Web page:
The dead buzzard was found by a walker on the hills. It was lying on top of a dead pheasant not far from a game bird release pen.
Post mortems on the buzzard and the pheasant showed both had the banned pesticide carbofuran in their bodies.
Carbofuran was once widely used to control insects in a variety of field crops, including potatoes, corn, and soybeans, and is known to be highly toxic to birds with just a single grain causing death.
Police said they believed the pheasant may have been baited to target animals which preyed on game birds, but they were unsure if was left specifically for buzzards.
Together with officials from Natural England, police officers searched the Quantocks earlier this month for any signs of the banned substance and to carry out safety checks on pesticide stores.
Police wildlife crime officer Sgt Andy Whysall said: “The indiscriminate poisoning of wildlife is a serious matter which affects all who use the countryside.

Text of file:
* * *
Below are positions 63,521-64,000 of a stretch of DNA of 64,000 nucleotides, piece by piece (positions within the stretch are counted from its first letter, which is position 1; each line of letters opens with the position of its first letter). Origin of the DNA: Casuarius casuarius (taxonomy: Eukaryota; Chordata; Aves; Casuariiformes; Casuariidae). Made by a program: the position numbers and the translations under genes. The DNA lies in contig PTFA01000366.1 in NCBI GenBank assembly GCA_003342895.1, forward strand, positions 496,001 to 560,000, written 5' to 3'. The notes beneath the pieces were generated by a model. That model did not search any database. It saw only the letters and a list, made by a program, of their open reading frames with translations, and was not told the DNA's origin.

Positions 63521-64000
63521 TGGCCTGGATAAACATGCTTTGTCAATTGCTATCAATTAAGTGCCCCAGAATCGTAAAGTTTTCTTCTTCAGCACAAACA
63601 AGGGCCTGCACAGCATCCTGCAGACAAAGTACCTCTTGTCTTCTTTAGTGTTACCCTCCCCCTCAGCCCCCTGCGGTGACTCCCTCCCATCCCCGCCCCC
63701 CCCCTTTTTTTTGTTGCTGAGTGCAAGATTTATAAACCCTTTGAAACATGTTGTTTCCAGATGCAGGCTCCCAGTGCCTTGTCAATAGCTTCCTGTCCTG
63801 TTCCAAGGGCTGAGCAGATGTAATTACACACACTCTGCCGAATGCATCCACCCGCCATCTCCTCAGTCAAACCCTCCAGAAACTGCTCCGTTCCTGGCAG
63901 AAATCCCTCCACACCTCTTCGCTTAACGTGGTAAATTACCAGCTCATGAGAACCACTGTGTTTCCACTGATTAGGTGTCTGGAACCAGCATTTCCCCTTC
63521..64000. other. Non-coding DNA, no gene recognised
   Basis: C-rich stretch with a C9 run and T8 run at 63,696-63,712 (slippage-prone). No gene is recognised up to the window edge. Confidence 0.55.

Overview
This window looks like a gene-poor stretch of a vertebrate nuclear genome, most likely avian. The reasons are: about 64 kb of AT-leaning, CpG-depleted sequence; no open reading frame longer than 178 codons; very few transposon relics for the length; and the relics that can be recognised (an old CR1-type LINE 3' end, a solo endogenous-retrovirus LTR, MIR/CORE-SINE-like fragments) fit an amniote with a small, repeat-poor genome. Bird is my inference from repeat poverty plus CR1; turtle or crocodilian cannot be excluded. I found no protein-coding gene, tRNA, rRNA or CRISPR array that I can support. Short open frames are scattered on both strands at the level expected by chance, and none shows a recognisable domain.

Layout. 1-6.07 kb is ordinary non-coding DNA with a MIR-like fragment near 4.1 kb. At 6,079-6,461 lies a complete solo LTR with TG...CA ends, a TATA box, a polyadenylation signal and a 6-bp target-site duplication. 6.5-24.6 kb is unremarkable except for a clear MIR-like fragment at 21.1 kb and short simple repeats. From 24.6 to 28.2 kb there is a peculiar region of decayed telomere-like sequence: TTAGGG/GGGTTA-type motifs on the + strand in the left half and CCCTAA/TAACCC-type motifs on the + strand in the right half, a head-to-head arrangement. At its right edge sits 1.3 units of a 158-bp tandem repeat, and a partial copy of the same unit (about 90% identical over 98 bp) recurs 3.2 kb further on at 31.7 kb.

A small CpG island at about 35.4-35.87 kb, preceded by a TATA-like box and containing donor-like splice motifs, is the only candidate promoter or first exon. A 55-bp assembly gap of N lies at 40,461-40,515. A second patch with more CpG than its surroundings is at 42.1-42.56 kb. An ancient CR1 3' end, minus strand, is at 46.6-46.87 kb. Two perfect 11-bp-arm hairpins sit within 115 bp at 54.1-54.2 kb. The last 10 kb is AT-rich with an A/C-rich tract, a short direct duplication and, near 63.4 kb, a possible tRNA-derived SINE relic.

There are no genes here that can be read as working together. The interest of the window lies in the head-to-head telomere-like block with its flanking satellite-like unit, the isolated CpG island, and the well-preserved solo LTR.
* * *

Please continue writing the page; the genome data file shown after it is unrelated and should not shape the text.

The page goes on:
“Pet owners walking on the hills are advised to avoid contact with animal carcasses, suspect baits, pesticides, or pesticide containers.”
Natural England spokesman David Trump said: “Dogs have a tendency to pick things up while walking and some pesticides are fairly quick acting, so sometimes by the time owners realise their pet is unwell it is too late.
“It is also potentially hazardous to children and people in general.
“We want people to be aware and to report anything suspicious to the police.”
Animal Concern charity spokesman John Robins said bird poisonings were often difficult to solve because they took place in remote areas and the birds could fly some distance away from where they took the bait.
Mr Robins said: “We urge people to contact the police immediately and not to touch anything they find because it is evidence and it can be lethal.”
It is a criminal offence carrying a maximum fine of £5,000 to supply, sell, store, or use any non-approved pesticide.
The Wildlife Incident Investigation Scheme investigates deaths of wildlife where there is evidence that pesticide poisoning may be involved and has appealed for information about the buzzard’s death.
Anybody with information should call 0800 321600.
- Our photograph shows the carcass of the buzzard found on the Quantocks. Photo submitted.